“Robot blood”: how a robot lionfish stores energy and completes robotic tasks

An image to illustrate the lionfish,the robot version of which is powered by

Cornell University researchers have created a system using “robot blood”, the circulating liquid within robotic structures to store energy and power long-duration robotic tasks.

The “robot blood” increases the system energy density of soft robots such as aquatic robots for sophisticated, long-duration tasks.

Achieving long-duration robotic tasks

Rob Shepherd, associate professor of mechanical and aerospace engineering at Cornell, said: “In nature we see how long organisms can operate while doing sophisticated tasks. Robots can’t perform similar feats for very long. Our bio-inspired approach can dramatically increase the system’s energy density while allowing soft robots to remain mobile for far longer.”

What is the ”robot blood”?

The researchers have created a synthetic vascular system which pumps energy-dense hydraulic liquid which they have called “robot blood.” The hydraulic liquid has an integrated design which achieves the following:

  • Transmits force;
  • Operates appendages; and
  • Provides structure.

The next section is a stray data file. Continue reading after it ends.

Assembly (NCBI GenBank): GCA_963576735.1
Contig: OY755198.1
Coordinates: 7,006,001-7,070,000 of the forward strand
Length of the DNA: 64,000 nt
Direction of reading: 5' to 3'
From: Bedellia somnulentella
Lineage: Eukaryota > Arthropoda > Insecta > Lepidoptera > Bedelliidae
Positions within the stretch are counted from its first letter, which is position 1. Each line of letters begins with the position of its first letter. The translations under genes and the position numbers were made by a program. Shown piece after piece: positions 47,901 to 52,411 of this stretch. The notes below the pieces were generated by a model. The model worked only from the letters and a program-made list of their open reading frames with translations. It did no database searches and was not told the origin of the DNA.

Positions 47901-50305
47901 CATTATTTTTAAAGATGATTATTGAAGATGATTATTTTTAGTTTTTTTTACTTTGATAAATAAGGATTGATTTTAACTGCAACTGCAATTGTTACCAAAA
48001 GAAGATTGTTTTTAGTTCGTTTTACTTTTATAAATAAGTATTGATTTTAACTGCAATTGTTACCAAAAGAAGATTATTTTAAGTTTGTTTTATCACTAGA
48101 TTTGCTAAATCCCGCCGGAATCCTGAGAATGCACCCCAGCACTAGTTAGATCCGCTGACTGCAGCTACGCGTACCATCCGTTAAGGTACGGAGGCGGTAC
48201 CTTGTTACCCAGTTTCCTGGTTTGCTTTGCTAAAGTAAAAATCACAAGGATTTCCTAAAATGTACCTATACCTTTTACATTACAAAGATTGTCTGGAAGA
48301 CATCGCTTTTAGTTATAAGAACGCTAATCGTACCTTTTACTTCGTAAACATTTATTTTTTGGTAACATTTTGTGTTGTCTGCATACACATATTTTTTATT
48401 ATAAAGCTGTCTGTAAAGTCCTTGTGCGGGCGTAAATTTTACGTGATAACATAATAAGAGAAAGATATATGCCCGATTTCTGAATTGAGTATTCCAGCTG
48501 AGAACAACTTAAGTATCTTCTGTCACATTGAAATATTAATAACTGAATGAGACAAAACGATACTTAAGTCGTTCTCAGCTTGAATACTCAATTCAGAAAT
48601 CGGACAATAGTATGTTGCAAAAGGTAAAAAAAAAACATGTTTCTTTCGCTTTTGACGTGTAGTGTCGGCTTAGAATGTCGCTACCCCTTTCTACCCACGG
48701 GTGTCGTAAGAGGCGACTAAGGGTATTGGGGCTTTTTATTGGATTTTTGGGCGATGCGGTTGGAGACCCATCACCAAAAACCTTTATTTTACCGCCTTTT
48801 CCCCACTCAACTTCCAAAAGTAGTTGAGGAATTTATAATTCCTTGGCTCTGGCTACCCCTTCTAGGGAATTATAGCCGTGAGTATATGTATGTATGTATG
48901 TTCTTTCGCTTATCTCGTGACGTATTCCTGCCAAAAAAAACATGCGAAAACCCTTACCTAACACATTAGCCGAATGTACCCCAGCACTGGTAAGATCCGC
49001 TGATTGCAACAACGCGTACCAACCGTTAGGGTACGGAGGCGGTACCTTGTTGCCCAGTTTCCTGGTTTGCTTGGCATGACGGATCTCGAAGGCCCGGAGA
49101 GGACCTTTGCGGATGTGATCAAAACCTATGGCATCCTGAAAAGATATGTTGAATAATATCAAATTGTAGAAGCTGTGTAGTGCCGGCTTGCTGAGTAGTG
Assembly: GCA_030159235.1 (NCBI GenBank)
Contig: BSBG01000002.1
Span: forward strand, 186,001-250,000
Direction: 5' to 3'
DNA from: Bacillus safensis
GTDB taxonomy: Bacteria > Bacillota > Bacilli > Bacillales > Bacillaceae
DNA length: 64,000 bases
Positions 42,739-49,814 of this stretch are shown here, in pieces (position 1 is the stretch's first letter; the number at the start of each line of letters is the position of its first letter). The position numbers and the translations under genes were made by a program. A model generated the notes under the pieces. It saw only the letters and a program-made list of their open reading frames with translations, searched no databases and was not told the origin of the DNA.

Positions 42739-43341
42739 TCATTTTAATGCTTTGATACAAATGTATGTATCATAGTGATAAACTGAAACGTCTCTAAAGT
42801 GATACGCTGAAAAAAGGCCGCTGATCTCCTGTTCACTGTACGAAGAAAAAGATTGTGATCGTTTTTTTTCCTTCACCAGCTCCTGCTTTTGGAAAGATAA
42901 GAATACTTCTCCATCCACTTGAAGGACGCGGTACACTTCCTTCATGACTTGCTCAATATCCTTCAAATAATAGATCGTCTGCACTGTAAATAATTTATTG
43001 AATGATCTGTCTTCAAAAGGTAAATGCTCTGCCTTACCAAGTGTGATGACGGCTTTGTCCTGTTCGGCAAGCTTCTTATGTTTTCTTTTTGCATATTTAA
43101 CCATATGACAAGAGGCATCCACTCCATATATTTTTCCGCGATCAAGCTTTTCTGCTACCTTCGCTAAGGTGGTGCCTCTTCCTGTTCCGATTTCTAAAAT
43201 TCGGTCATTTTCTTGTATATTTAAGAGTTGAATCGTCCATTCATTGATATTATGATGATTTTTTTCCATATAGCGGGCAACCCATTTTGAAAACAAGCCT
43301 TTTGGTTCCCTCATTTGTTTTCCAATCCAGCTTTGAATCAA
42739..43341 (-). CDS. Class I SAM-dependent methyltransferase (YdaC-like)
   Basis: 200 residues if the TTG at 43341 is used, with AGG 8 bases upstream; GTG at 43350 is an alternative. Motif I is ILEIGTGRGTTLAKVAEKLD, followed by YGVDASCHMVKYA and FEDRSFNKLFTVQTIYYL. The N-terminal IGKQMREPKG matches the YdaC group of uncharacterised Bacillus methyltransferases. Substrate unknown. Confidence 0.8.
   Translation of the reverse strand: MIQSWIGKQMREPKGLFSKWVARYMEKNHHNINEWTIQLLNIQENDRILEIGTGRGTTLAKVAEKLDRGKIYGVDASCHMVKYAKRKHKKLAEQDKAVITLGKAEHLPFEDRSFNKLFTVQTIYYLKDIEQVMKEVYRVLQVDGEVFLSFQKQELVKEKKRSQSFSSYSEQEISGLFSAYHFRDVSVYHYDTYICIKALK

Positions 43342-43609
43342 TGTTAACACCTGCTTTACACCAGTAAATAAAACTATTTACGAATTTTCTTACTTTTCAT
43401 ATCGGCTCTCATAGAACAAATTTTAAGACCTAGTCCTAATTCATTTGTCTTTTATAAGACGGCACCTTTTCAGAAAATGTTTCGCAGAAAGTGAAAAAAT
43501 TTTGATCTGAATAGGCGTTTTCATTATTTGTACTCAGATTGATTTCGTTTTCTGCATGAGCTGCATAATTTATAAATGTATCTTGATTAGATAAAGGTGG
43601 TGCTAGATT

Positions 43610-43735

The robot lionfish

The system for robot blood was tested on an aquatic soft robot inspired by a lionfish designed by co-author James Pikul. Lionfish use undulating fins to glide through coral reefs.

The aquatic soft robot has silicone skin on the outside, flexible electrodes and an ion separator membrane for bending and flexing. The onboard pumps and electronics are powered by zinc-iodide flow cell batteries through electrochemical reactions.

According to Cornell, “underwater soft robots offer tantalizing possibilities for research and exploration. Since aquatic soft robots are supported by buoyancy, they don’t require an exoskeleton or endoskeleton to maintain structure. By designing power sources that give robots the ability to function for longer stretches of time, Shepherd thinks autonomous robots could soon be roaming Earth’s oceans on vital scientific missions and for delicate environmental tasks like sampling coral reefs. These devices could also be sent to extraterrestrial worlds for underwater reconnaissance missions.”

The paper “Electrolytic Vascular Systems for Energy Dense Robots,” is published in Nature.

Source: Cornell

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